Luckily, he listened to me and didn’t run the red light, but when it turned green; he drove the rest of the way like a “mad man.” I don’t know if I was more nervous from the bleeding or his crazy driving! When we made it to the ambulance entrance, Jim ran inside and quickly came back with a nurse who showed up with a wheelchair. I was taken inside to a trauma room where a nurse came to take my vitals. As I lay on an exam table I watched the nurse move around the room, talking to me calmly. I immediately relaxed and thought, “If she isn’t worried about the amount of blood coming out of me, then neither will I. She sees this kind of thing all the time.”

The nurse inserted a catheter into my urethra because, according to her, I was being admitted for another hospital stay. (Crap! Not again.) I was also not allowed to get off the table, so in case I eventually had to pee, I could do so using the catheter. Next she placed a large plastic pan under my butt to catch the clots of blood that were now popping out at a steady rate.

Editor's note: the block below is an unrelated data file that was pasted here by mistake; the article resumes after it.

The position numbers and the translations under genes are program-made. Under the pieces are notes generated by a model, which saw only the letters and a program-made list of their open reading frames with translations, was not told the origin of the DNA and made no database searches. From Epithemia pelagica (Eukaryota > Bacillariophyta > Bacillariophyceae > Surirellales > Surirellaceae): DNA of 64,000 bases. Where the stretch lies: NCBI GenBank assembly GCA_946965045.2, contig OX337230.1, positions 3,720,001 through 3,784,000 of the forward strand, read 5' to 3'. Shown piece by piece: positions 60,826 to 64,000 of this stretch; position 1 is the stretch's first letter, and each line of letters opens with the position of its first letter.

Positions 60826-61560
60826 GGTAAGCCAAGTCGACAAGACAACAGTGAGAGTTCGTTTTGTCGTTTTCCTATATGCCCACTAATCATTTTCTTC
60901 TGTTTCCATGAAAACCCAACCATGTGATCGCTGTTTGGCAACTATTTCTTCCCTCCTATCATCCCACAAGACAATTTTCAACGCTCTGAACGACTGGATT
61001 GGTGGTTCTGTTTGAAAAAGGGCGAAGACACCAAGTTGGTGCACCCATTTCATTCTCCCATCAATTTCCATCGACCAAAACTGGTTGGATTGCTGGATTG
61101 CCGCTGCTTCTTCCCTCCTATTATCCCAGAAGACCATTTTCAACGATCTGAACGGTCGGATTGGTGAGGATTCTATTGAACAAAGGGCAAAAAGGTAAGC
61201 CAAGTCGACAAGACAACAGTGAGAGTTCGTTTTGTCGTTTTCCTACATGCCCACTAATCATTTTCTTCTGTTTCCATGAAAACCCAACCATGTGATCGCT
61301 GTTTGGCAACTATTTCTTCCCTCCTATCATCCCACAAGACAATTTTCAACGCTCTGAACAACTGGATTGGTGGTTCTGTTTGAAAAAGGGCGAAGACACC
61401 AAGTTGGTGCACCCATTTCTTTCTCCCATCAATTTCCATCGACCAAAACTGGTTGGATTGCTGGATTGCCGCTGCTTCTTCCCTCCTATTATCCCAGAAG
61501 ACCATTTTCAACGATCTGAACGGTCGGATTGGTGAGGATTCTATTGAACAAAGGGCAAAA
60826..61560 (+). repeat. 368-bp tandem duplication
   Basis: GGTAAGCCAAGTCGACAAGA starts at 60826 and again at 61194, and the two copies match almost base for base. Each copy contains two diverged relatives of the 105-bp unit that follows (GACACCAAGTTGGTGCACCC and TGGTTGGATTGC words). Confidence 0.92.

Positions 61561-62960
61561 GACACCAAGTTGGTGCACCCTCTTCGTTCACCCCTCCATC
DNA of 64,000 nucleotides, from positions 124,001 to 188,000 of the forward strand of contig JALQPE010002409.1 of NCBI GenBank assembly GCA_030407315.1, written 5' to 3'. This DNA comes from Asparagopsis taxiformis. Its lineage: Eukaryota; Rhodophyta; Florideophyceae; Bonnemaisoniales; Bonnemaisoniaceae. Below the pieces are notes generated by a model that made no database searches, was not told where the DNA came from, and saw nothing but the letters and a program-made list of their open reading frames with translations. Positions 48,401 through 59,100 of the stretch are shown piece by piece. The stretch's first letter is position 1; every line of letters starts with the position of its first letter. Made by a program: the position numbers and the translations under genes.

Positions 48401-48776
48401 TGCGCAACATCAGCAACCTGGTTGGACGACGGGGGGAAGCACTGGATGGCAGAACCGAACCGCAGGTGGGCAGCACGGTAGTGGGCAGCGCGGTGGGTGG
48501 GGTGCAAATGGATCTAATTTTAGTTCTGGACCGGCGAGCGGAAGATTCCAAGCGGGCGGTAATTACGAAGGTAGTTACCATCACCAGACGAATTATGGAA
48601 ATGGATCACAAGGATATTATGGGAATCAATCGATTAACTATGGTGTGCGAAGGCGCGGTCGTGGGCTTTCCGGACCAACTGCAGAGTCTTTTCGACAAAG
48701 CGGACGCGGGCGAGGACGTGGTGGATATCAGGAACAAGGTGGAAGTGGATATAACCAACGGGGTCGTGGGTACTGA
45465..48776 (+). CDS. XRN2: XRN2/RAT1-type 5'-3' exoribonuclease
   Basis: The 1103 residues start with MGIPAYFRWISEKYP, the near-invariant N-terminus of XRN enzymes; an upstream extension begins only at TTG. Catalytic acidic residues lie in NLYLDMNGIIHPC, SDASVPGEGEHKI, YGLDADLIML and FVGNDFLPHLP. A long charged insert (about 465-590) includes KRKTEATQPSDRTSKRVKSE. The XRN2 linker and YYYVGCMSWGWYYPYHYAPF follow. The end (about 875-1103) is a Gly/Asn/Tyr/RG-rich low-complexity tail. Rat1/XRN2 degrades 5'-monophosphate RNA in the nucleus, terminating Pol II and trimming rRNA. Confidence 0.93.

Hubby was standing by my side when I felt the “presence” of my dad and my friend, Emily, both of whom had died years earlier. I never actually saw either of them, but I just “knew” they were there. I looked at Hubby and said, “Emily and my dad are here. So don’t worry. Everything is going to be alright.” Right after I said that, they were gone. Or maybe they were never there. My mind could have been playing tricks on me. Either way, I felt better about what was going on.